SummaryStudents familiarize themselves — through trial and error — with the basics of GPS receiver operation. They view a receiver's satellite visibility screen as they walk in various directions and monitor their progress on the receiver's map. Students may enter waypoints and use the GPS information to guide them back to specific locations.
Some engineers specialize in antenna design and placement for a range of conditions. Antennas are part of every cell phone and tower. In schools, shopping malls, warehouses, hospitals, offices, exhibition halls and airports they enable wireless Internet hot-spot coverage. In a shipping port, antennas collect data on the movement of shipping containers. On helicopters, they provide police, news or sports events with real-time video. Antennas mounted on bicycles or race cars enable continuous high-speed data links. They provide long-distance data transmission from ocean-based oil and gas platforms, buoys, ships, aircraft and spacecraft.
After this activity, students should be able to:
- Understand the core concepts of GPS technology
- Measure and calculate values (i.e distance and speed) from acquired data
- Learn about GPS technology through hands-on experimentation
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Each TeachEngineering lesson or activity is correlated to one or more K-12 science,
technology, engineering or math (STEM) educational standards.
All 100,000+ K-12 STEM standards covered in TeachEngineering are collected, maintained and packaged by the Achievement Standards Network (ASN),
a project of D2L (www.achievementstandards.org).
In the ASN, standards are hierarchically structured: first by source; e.g., by state; within source by type; e.g., science or mathematics;
within type by subtype, then by grade, etc.
Each TeachEngineering lesson or activity is correlated to one or more K-12 science, technology, engineering or math (STEM) educational standards.
All 100,000+ K-12 STEM standards covered in TeachEngineering are collected, maintained and packaged by the Achievement Standards Network (ASN), a project of D2L (www.achievementstandards.org).
In the ASN, standards are hierarchically structured: first by source; e.g., by state; within source by type; e.g., science or mathematics; within type by subtype, then by grade, etc.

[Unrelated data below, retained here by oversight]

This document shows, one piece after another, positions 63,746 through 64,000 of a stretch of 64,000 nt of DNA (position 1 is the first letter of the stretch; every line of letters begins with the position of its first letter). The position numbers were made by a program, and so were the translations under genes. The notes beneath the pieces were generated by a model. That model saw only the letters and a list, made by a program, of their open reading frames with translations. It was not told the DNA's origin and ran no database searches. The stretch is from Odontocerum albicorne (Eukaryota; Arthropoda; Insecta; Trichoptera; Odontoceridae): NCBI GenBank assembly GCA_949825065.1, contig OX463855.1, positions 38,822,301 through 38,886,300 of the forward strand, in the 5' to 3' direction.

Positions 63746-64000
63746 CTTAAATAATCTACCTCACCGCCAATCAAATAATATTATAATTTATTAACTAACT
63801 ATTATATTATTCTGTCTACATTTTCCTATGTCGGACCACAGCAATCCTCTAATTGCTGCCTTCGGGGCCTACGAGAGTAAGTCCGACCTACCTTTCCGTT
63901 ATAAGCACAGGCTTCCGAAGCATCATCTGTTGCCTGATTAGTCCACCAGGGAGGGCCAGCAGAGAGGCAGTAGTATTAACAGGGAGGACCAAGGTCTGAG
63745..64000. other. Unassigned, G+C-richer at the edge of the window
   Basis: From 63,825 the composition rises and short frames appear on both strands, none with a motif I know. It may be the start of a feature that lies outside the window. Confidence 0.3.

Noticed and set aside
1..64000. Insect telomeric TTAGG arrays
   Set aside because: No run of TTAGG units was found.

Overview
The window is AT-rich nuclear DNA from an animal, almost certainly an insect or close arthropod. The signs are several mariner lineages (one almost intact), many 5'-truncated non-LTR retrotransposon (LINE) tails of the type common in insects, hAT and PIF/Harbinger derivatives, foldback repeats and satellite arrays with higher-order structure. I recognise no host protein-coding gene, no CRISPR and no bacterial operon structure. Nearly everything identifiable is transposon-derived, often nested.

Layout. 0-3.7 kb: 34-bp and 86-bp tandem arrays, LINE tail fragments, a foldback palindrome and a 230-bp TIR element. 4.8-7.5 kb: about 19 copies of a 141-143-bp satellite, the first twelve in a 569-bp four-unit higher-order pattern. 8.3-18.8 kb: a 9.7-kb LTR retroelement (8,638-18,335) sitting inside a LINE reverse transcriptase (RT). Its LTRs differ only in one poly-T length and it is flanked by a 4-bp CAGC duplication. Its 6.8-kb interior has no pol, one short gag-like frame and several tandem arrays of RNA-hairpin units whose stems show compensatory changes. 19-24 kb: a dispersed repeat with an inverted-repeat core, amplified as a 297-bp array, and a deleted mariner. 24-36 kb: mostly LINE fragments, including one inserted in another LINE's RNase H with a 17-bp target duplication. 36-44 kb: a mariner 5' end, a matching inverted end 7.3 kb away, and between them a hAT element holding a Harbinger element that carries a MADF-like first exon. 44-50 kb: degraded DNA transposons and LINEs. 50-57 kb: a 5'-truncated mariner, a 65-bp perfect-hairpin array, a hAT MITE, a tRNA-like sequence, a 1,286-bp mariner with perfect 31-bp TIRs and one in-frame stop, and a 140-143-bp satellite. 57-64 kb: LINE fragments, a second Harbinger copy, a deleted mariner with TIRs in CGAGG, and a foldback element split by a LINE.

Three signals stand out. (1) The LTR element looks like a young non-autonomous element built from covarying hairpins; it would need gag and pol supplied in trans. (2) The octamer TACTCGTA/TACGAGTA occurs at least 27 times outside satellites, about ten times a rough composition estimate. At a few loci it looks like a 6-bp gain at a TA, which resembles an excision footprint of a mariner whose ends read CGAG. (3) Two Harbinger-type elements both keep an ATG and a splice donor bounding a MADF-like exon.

- Fluently divide multi-digit numbers using the standard algorithm. (Grade 6) Details... View more aligned curriculum... Do you agree with this alignment? Thanks for your feedback!
- Use units as a way to understand problems and to guide the solution of multi-step problems; choose and interpret units consistently in formulas; choose and interpret the scale and the origin in graphs and data displays. (Grades 9 - 12) Details... View more aligned curriculum... Do you agree with this alignment? Thanks for your feedback!
- Apply properties of operations to divide integers. (Grade 7) Details... View more aligned curriculum... Do you agree with this alignment? Thanks for your feedback!
- Reason quantitatively and use units to solve problems. (Grades 9 - 12) Details... View more aligned curriculum... Do you agree with this alignment? Thanks for your feedback!
Each group should have:
- GPS Receiver
- Compass (groups may share)
- Small ball for assessment activity
- 2 copies of the worksheet (one for each group member)
It's summer vacation, and Jeremy is already bored with the long, hot days. Fortunately, though, his favorite uncle is visiting for a few days. Jeremy loves it when Uncle Fred comes because he is a mechanical engineer and always has the newest electronic gadgets. Yesterday, when Uncle Fred arrived, he opened his suitcase and began showing Jermey some of his new "toys." In particular, Jeremy's eye caught sight of a small hand-held device called a GPS receiver. Uncle Fred said that the receiver could help you find your way when hiking in the mountains or fishing. Coincidentally, Jeremy is anxious to go fishing in the pond across town; after all, he is 12 years old — old enough, he thinks, to go fishing alone. The problem: he does not know how to get to the pond because he has only been there by car with his mother and father. But, what if he uses Uncle Fred's GPS? He said that it can help you find where you are going, and Jeremy needs to know how to get to the pond. Jeremy heads out on his fishing trip with his "borrowed" GPS receiver.